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Tic Tac Calls Donald Trump’s Behavior ‘Completely Inappropriate and Unacceptable’

October 8, 2016  |  Media Week  |  No Comments

After becoming the latest brand to get dragged into the presidential election on Friday, Tic Tac has a blunt response. On Friday, The Washington Post published a video that they obtained showing a vulgar and lewd conversation about women between Trump and TV personality Billy Bush in 2005 while the two were taping an Access Hollywood segment with Days of our Lives actress Arianne Zucker. At about one minute into the three-minute clip, Trump tells Bush, "I better use some Tic Tacs just in case I start kissing her. (Refering to Zucker) You know I'm automatically attracted to beautiful—I just start kissing them. It's like a magnet. Just kiss. I don't even wait." Today, Tic Tac responded to the name-drop in the video on Twitter, saying, "Tic Tac respects all women. We find the recent statements and behavior completely inappropriate and unacceptable." Tic Tac respects all women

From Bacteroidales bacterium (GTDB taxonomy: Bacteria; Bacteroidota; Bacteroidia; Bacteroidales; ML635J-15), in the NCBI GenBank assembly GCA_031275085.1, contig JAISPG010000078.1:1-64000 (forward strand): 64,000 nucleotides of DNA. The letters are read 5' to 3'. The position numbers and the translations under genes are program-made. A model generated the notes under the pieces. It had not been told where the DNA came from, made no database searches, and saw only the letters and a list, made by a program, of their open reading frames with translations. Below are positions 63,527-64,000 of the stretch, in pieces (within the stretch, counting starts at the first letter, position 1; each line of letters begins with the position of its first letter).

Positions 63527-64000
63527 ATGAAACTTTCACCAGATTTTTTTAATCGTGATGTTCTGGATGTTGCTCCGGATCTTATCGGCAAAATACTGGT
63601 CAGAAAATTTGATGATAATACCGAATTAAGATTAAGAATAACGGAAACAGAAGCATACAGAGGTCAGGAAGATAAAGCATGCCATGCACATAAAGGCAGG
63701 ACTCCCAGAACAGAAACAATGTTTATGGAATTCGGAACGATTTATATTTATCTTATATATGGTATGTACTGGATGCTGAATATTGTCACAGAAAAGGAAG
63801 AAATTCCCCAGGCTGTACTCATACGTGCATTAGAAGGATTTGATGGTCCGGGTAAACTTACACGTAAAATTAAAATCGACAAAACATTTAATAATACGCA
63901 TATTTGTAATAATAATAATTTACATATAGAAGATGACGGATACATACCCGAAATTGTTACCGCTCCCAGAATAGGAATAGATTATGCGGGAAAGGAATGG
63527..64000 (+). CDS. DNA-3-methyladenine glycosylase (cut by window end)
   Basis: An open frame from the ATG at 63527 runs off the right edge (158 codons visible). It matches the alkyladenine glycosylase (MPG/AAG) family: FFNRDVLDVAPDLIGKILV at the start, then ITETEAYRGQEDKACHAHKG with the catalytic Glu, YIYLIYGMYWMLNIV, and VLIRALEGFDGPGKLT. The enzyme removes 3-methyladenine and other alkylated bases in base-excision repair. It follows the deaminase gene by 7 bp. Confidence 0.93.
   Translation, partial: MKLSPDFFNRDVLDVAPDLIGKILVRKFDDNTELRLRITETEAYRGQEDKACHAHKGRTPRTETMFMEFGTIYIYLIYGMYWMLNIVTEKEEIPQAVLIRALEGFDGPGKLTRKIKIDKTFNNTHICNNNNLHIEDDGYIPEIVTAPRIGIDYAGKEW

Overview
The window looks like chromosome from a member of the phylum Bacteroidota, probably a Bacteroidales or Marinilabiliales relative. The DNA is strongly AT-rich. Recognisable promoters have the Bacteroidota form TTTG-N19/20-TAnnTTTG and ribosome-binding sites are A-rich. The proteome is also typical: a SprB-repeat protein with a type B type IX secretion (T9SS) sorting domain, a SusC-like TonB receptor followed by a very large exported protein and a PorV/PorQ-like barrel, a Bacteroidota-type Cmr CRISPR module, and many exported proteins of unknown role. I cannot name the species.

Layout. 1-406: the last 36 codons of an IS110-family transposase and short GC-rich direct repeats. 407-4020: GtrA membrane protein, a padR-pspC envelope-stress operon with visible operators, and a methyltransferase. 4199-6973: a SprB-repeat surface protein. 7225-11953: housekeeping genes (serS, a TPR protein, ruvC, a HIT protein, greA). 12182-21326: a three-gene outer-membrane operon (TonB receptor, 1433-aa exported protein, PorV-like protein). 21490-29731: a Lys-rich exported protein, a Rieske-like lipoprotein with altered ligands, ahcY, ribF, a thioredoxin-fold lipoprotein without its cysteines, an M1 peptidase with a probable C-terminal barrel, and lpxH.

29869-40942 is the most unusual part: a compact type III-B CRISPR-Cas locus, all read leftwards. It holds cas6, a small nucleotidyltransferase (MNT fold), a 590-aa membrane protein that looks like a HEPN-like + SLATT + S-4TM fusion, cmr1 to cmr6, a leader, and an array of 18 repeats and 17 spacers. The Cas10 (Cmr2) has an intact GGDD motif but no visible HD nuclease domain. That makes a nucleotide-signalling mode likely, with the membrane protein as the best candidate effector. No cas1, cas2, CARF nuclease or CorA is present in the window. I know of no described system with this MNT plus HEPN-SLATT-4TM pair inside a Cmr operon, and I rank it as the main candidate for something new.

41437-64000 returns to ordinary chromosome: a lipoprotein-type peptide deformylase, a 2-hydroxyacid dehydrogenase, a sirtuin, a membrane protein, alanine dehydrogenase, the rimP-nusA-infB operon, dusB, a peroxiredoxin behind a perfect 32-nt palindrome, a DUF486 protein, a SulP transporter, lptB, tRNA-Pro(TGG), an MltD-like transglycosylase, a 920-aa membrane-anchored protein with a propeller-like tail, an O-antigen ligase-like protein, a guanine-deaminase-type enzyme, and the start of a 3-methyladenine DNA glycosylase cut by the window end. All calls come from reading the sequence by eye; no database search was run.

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AOL Chief Tim Armstrong Defends Twitter, Saying Marketers Need to Catch Up

September 27, 2016  |  Media Week  |  No Comments